18. Bear Stays Up for Christmas by Karma Wilson (All the Bear books are big hits around here!)
19. Can You See What I See? by Walter Wick (Pictures where you search for things a la Where's Waldo?)


We have received many of these as gifts, and the others I have purchased the last few years at garage sales and thrift stores. To round out the list to 24, I check out materials from the library. A couple of the days, I put in a DVD instead of a book. And on one of the days, I gave them each a Christmas coloring book, just to mix things up a bit.

I really like this tradition, and it feels manageable to me. I've seen so many neat ideas for daily December activities, but most of them seem overwhelming to me. I'm glad to have found something that works for us, and it doesn't have an ongoing cost once you establish a collection. Or if you plan ahead, you could even check everything out from the library.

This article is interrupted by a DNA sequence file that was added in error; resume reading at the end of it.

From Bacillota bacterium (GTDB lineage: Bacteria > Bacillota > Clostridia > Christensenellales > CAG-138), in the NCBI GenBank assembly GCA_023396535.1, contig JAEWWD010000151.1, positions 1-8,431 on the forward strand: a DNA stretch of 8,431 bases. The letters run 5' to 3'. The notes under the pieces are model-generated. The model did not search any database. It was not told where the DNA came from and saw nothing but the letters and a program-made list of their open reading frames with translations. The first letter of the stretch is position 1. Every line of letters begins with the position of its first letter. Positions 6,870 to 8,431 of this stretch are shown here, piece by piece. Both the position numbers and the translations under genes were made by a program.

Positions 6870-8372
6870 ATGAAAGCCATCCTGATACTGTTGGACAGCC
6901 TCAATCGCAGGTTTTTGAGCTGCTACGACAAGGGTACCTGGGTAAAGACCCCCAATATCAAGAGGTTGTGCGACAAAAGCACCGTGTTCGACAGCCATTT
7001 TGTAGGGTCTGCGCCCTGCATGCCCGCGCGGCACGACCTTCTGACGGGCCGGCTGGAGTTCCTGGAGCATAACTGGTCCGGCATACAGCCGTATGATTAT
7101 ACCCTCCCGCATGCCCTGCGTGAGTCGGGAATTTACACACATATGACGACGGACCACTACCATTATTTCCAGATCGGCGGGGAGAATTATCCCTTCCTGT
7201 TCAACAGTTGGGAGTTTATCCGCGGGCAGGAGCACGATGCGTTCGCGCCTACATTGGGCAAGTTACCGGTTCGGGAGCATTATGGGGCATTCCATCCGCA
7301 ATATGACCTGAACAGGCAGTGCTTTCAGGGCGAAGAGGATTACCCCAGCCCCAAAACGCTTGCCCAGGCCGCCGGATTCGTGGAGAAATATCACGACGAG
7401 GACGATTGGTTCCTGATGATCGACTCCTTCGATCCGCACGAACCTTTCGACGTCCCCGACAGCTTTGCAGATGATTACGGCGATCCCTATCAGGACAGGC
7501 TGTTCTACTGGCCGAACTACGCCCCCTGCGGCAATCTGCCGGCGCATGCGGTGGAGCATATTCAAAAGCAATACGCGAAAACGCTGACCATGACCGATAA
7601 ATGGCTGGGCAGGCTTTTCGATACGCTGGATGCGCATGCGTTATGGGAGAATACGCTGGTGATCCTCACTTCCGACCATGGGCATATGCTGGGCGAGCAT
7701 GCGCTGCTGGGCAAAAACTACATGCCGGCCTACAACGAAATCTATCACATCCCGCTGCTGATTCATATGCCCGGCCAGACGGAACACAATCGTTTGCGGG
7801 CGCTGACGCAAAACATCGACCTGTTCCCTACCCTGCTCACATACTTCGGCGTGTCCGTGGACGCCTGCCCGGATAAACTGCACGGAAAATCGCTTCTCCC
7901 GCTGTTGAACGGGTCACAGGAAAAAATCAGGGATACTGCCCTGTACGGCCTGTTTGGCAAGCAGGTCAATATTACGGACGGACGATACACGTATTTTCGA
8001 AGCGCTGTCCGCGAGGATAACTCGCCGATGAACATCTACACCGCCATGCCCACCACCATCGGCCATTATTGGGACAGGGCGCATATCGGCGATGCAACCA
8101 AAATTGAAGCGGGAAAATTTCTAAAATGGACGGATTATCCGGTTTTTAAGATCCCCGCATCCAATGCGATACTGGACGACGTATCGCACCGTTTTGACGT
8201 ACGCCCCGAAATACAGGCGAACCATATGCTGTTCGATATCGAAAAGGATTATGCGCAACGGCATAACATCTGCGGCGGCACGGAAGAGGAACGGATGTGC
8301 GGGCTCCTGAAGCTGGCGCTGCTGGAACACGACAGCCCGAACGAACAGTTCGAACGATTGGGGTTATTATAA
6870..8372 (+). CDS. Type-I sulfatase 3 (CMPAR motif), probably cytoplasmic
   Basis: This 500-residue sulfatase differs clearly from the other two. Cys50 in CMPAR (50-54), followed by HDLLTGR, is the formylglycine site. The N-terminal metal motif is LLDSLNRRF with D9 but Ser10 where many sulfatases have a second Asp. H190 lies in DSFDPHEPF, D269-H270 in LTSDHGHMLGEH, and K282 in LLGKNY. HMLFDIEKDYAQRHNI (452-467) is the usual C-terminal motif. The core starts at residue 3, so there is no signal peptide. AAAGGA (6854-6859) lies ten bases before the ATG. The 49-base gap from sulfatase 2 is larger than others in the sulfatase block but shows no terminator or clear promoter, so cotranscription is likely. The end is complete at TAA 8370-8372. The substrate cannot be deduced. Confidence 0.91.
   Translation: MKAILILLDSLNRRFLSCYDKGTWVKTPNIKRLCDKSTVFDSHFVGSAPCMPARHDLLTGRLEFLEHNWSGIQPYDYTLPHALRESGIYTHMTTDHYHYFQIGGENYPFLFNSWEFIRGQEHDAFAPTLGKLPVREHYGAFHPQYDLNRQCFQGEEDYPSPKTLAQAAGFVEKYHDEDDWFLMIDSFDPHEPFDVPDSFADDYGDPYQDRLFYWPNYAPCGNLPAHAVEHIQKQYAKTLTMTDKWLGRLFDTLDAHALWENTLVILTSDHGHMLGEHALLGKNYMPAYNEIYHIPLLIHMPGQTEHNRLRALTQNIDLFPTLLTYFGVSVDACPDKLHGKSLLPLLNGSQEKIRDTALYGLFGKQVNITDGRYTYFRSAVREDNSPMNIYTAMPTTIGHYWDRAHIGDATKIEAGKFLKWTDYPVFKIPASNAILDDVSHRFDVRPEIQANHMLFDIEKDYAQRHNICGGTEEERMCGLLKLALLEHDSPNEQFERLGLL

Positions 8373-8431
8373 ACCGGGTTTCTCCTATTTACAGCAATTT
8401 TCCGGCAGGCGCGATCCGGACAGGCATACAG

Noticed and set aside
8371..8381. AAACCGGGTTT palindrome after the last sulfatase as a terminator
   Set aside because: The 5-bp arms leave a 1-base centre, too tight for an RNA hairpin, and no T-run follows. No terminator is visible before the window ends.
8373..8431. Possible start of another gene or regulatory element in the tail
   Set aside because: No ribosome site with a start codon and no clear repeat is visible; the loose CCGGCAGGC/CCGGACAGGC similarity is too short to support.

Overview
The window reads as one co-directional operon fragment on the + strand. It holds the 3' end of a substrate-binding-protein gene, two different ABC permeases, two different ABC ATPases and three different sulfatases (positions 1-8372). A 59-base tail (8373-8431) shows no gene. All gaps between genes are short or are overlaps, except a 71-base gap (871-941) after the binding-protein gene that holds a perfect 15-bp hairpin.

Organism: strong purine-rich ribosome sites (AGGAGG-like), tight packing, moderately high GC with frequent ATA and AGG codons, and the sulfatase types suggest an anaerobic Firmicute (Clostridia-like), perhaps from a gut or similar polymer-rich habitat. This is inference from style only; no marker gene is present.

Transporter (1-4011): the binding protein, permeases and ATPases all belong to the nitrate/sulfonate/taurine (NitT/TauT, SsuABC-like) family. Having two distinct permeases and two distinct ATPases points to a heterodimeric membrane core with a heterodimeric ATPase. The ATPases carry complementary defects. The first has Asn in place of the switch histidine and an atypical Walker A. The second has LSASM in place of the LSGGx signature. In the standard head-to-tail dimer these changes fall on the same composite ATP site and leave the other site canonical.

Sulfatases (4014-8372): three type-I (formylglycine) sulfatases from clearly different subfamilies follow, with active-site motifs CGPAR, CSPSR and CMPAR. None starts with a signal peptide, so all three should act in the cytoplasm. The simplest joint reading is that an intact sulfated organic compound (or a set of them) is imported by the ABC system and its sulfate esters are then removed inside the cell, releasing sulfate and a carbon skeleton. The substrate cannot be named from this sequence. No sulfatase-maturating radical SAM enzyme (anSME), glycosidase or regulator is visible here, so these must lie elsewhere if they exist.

Tuesday, December 11, 2012

Unglued

I can't remember where I first saw a mention of the book Unglued, but I know I read about it on a couple blogs. The title caught my attention, as I unfortunately have been struggling with coming unglued on a more regular basis. =( And to quote the book, "Instead of avoiding the reality that I come unglued, I'm tackling it head-on."

Though I let Unglued sit on the shelf for awhile, once I picked it up, conviction compelled me to keep reading. I learned a lot and there are many things from the book that I need to keep processing and applying. I love what author Lysa TerKeurst says in the first chapter: that the promise of the book is progress. "Nothing more. Nothing less. We won't seek instant changes or quick fixes. We'll seek progress."